This study was conducted to investigate the feasibility and clinical potential of using the 3D printing technology (3DPT) versus typical strategy (thin-layer CT scan) for the treatment of complicated proximal humeral fractures (PHFs) in old people.
Sixty-six old patients age ranging from 61 to 76 years with persistent complicated PHFs were randomly assigned to two groups as per the controlled randomization table (34 cases in the test group and 32 cases in the control group). In the test group, 3DPT was applied to build the 3D facture model of a patient, according to the data acquired from the thin-layer CT scan and subsequently processed with Mimics software. This helped to confirm the diagnosis, design the individual operation plan, simulate the surgical procedures and perform the surgery as plan. In the control group, only thin-layer CT scan was applied for the design of the operation plan prior to the surgery. Here, parameters including surgery duration, blood loss volume during surgery, the number of fluoroscopy, time to union were statistically analyzed for two groups after the operation. The screw lengths designed before the surgery and measured during the surgery were compared.
The 3D PHF model generated using 3DPT was able to provide the visual display and omni-directional observation of the direction and severity of the fracture dislocation, which facilitated preoperative diagnosis, operation planning and design, data measurement, preselection of internal fixator and surgical outcome simulation. According to the follow-up ranging from 12∼28 months for the 66 patients, the results showed no significant difference in time to union between the two groups (P>0.05). Apart from that, less surgery duration, less blood loss during surgery, less number of fluoroscopy can be observed compared with the control group (P<0.05).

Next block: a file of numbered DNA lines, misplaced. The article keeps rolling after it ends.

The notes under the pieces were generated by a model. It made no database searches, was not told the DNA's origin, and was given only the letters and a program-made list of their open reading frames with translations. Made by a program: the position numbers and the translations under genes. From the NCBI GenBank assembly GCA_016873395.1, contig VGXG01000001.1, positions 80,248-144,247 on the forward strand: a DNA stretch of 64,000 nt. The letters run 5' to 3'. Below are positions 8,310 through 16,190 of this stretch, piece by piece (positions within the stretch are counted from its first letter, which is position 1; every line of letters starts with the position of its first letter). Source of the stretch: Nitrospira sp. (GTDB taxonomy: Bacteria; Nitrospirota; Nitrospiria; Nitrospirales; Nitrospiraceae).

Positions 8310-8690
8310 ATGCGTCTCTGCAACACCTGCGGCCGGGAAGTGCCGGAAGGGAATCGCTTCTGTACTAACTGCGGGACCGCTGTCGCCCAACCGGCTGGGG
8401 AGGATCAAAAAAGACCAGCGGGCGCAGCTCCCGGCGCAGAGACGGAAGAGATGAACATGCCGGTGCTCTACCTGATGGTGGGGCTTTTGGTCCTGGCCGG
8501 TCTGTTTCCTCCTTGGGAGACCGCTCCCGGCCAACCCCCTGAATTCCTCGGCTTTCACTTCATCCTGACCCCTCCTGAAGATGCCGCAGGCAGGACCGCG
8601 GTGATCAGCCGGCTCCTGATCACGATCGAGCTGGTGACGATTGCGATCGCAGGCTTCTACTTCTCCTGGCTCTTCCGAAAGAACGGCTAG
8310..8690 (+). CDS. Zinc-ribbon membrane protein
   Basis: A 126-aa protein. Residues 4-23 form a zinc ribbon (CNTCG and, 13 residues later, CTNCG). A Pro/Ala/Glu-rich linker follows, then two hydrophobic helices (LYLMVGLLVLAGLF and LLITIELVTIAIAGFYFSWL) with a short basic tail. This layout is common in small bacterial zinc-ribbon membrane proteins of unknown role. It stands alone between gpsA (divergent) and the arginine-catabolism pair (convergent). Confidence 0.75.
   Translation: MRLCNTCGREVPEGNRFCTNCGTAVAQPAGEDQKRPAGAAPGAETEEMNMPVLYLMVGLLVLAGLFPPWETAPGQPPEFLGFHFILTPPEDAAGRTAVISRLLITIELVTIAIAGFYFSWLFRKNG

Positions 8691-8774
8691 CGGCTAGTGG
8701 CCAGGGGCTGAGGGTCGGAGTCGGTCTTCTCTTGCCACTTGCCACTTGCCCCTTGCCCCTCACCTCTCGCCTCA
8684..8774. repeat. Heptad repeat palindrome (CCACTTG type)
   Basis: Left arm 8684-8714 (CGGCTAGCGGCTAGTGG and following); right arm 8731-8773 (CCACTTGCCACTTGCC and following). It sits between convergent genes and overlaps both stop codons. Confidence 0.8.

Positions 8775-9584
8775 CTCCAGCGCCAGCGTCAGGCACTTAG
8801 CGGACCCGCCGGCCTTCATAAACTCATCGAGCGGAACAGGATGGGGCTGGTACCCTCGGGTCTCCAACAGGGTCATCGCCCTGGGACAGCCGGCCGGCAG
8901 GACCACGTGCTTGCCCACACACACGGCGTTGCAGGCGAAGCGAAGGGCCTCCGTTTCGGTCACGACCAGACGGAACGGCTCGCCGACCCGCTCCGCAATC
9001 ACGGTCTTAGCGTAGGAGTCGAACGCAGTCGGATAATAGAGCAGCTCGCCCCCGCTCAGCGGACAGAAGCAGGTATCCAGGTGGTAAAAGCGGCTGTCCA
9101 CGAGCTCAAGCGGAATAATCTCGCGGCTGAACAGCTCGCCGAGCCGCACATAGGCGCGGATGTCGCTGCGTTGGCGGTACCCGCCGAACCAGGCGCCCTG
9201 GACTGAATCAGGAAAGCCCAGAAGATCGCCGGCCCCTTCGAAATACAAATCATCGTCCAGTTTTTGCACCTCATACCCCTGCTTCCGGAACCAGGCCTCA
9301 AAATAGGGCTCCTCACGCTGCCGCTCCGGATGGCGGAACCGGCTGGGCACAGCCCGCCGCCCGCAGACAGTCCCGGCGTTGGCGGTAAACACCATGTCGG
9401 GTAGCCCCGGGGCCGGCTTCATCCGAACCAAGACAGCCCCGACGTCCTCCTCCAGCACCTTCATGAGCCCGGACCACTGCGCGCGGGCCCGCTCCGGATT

In this study, 3DPT showed great clinical feasibility of the treatment of complicated PHFs. The 3D-print PHF model had the ability to clearly display the fracture and thus was useful to determine the fracture classification and the magnitude of fracture injury. It benefited surgeons to gain a better understanding of complicated PHFs, design a most suitable operation plan prior to surgery and facilitate the doctor-patient communication. This therefore enabled the reduction of intraoperative injury and the optimization of surgical outcomes.Le texte complet de cet article est disponible en PDF.
Keywords : Proximal humeral fracture, 3D printing, Computer-aided orthopaedic surgery, Thin-layer CT scan, Old patients